ATC Revisited: Nicholas Negroponte

20 Feb, 2018

ATC Revisited: Nicholas Negroponte

Recap by KC Forcier, the 2017-2018 Graduate Liaison for the Art, Technology, and Culture Colloquium.

“Connectivity as a Human Right” - Nicholas Negroponte on the Technological Evolution

In a career spanning fifty years, Nicholas Negroponte has had an intimate view of the radical technological transformations of the twentieth and twenty-first centuries, and last Monday he offered predictions for what comes next. At a packed ATC lecture, Negroponte reflected on his distinguished career, on the tenets he lives by, and on the inspiration of his colleagues in the storied early days of the MIT Media Lab.

Negroponte, who co-founded the Media Lab in 1985 and served as its director for twenty years, has a valuable perspective on technological evolution. “When you’ve seen so many predictions come true,” he told the audience on Monday, “You feel that you’ve arrived at the future.” Negroponte has himself predicted a number of major developments. In his bestselling book Being Digital, Negroponte forecast that people would come to spend more time on the Internet than watching television - an audacious claim in 1995 when the World Wide Web was in its infancy. In the early 1980s he offered the famous projection, now called the “Negroponte switch,” that TVs would switch from being connected via the air (as in the broadcast model) to being connected by cables, whereas telephones which had always been connected by cables would become connected via the air.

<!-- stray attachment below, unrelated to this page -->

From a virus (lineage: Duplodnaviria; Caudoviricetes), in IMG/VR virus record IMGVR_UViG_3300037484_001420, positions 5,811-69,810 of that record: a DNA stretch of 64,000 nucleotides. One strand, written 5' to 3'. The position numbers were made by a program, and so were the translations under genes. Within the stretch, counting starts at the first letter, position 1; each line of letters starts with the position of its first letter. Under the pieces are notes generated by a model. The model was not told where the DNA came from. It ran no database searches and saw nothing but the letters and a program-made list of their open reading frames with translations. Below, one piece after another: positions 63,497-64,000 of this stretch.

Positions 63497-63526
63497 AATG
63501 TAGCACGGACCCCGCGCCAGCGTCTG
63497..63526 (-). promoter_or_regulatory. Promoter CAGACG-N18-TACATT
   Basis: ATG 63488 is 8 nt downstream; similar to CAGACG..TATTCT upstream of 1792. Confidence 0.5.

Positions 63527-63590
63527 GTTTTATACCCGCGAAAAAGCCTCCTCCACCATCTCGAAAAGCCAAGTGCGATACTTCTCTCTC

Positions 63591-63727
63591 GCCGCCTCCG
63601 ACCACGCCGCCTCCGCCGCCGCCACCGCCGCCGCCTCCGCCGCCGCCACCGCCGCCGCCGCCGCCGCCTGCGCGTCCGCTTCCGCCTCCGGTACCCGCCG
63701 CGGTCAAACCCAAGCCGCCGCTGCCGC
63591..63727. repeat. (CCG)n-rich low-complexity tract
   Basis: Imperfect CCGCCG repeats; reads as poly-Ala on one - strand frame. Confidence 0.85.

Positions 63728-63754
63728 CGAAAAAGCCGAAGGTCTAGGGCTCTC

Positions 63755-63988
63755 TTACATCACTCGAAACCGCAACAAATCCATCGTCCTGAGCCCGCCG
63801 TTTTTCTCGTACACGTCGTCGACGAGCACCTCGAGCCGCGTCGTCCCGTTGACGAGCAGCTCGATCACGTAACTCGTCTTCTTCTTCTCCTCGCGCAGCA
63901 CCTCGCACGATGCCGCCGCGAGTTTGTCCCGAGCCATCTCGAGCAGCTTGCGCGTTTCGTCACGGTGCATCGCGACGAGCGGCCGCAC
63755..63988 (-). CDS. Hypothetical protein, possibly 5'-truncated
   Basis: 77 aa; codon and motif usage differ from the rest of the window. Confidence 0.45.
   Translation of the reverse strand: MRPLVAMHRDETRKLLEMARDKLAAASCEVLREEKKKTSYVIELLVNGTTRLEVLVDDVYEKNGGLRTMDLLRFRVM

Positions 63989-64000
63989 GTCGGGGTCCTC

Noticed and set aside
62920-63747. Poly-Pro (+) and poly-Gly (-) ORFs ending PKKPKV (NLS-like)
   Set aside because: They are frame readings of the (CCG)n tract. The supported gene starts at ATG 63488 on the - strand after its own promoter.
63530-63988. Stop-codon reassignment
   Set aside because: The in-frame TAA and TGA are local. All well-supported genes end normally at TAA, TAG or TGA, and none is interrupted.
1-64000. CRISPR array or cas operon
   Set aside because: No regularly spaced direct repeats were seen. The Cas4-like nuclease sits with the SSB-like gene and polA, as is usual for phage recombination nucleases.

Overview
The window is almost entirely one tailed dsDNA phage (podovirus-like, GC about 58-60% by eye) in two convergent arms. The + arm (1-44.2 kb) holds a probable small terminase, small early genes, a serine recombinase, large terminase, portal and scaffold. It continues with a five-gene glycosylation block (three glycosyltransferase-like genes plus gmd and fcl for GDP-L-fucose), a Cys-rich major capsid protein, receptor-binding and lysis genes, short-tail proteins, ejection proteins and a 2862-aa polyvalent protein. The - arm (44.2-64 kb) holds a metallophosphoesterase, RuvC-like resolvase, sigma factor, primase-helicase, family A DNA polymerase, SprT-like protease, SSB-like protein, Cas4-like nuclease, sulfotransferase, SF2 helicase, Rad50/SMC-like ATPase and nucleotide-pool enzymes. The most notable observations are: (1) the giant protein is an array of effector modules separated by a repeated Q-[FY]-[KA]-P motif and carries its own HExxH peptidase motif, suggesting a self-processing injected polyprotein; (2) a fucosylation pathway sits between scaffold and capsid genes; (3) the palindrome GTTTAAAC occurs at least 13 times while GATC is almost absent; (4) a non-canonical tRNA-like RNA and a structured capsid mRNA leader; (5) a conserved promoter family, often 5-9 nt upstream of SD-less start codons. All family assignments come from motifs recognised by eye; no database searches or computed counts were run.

“People often dismiss new ideas as pretty stupid,” Negroponte noted, looking back on the many innovations - radical when introduced - which we now take for granted. Negroponte concluded his talk with his latest conjecture: that the next major innovation would be the establishment of a worldwide free Internet through a global public sector. Global human connectivity is something which Negroponte sees as more than a convenience or a catalyst for economic development, but rather as a fundamental human right. This belief in the democratizing potential of technology inspired Negroponte’s controversial and ambitious One Laptop per Child initiative, the aims and achievements of which Negroponte outlined for the audience. (BCNM’s Eric Paulos brought along one of the distinctive green and white OLPC devices.)
The proposition of global human connectivity elicited a variety of comments and questions from the audience in the Q&A following the talk. The comments ranged from questioning how something like net neutrality might play out on the proposed global network, to proposing that the idea of a global public raised the question of “how best to determine what is good for all sorts of people.” The evening thus concluded with the sort of interdisciplinary debate, and exchange of ideas Negroponte has always advocated as necessary for social and technological innovation.

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